She being a longterm Darwin geek and myself having long been interested in evolutionary biology (especially with regard to physical anthropology), we decided we needed to see it! And although the opening weekend was possibly a poor choice of timing (I was surprised at the amount of people in there for a Saturday afternoon, assuming everyone was just around for the Wildlife Photographer of the Year awards), it was well worth going to see.

We spent a good hour or so in there, and that was even with skipping over some text and a video or two due to the crowding - there is most certainly plenty to see. The exhibition follows a pretty straightforward narrative starting with Darwin ending up being part of the Beagle team, working through that voyage and Darwin's discoveries and observations along the way, then looking at the immense amount of work and research he did in the years following that and leading up to the publishing of On the Origin of Species. Toward the end of the exhibition it moves away from Darwin-specific narrative and looks broadly at evolutionary theory and evidence, with practical examples (casts, skulls etc) and videos/blurbs on the teaching of evolutionary theory, and where evolutionary theory stands in modern science and society.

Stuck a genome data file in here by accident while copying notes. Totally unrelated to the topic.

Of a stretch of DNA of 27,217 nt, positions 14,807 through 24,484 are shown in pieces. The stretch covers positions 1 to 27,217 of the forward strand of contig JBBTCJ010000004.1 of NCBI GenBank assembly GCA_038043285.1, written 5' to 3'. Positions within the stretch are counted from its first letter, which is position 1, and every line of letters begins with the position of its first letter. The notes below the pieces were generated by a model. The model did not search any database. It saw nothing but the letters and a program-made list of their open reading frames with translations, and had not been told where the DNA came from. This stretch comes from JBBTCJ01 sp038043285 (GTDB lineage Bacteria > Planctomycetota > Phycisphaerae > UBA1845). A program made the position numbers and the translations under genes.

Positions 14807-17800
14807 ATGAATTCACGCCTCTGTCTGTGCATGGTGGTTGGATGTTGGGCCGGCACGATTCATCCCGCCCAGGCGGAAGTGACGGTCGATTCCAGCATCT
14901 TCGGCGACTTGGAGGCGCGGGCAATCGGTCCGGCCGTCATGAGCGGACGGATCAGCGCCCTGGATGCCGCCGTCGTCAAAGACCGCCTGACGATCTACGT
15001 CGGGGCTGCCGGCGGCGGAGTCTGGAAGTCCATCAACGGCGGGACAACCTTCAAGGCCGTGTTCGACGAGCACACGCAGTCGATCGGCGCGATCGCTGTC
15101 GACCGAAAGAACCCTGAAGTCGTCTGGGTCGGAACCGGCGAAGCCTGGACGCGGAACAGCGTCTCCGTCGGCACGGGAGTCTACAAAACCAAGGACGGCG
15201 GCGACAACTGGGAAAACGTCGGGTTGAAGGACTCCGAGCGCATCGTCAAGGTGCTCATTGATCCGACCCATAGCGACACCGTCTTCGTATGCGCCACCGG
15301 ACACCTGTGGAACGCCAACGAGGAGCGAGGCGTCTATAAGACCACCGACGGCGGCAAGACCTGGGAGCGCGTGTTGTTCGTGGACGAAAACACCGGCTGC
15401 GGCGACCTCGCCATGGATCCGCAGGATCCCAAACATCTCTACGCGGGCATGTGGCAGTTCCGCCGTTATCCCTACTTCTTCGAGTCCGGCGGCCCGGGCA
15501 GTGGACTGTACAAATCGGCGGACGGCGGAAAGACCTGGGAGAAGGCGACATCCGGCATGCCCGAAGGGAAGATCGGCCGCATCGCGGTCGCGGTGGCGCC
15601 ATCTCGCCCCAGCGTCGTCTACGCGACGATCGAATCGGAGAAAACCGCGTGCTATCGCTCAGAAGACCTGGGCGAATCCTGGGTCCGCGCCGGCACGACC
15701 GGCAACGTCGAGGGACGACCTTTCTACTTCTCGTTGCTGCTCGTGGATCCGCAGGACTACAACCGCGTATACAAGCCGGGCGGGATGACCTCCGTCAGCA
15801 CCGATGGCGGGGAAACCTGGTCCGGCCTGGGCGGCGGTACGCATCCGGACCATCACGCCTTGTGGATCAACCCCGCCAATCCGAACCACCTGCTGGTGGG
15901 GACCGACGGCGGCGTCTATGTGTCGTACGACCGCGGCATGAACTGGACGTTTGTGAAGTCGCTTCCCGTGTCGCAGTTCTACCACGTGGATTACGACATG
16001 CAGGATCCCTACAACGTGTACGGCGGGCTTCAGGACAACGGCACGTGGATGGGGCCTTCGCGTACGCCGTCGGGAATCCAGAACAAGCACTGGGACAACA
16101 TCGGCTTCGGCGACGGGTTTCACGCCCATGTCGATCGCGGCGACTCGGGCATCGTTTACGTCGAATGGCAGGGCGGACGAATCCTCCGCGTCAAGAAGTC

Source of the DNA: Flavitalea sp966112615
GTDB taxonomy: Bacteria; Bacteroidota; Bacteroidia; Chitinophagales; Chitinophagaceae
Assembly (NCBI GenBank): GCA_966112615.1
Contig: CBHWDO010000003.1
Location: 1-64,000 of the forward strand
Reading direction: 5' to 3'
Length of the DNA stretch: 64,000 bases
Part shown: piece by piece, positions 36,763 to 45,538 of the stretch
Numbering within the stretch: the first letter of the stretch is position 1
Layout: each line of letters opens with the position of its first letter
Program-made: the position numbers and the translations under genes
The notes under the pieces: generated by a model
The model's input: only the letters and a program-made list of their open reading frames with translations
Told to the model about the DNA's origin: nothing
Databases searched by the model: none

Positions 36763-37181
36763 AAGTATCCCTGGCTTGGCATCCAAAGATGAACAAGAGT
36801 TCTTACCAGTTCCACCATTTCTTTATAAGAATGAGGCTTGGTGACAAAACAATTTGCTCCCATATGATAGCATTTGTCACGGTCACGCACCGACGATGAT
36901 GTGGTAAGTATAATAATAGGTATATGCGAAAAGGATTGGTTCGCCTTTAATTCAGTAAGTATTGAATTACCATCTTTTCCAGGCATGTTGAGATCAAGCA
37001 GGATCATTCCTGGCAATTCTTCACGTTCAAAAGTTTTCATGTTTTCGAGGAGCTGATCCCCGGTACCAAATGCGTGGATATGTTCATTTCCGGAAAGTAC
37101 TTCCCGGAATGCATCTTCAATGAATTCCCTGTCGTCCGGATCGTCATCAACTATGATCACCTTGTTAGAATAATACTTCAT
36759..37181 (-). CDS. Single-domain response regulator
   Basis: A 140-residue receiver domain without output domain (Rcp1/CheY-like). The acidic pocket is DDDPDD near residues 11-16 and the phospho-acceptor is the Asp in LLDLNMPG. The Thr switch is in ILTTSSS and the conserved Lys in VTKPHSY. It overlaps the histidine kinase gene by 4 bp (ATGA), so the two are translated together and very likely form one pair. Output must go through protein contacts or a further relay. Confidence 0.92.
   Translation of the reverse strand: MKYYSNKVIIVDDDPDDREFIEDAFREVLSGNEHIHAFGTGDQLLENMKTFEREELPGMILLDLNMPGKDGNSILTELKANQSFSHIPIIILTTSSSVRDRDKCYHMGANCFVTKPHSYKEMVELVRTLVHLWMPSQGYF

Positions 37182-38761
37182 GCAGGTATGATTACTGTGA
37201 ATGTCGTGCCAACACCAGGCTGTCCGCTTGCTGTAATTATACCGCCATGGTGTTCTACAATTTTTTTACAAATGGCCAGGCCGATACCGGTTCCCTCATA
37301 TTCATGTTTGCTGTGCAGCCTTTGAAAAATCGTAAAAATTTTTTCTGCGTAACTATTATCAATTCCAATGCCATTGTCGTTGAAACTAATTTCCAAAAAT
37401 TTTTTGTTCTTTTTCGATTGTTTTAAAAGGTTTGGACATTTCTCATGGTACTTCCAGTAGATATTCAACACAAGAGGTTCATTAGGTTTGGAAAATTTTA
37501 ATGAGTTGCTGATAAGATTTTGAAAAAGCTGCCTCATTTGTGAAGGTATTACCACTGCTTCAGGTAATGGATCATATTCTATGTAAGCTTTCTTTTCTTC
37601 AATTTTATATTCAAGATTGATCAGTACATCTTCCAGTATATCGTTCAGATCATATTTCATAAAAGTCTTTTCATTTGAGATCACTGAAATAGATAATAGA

The content and structure of the exhibition is excellent, it follows a simple and logical structure with just the right amount of information without being overwhelming. I liked that there were little asides about scientific facts, or certain environments and animals that Darwin would've encountered. There were a goodly amount of graphics used - the one that stood out most for me and that i'm still recalling is a large map that filled a wall, detailing the voyage of the Beagle and how long it took; i'd no idea until then just what an epic journey it had been! I can understand Darwin's joy at getting the chance to tag along.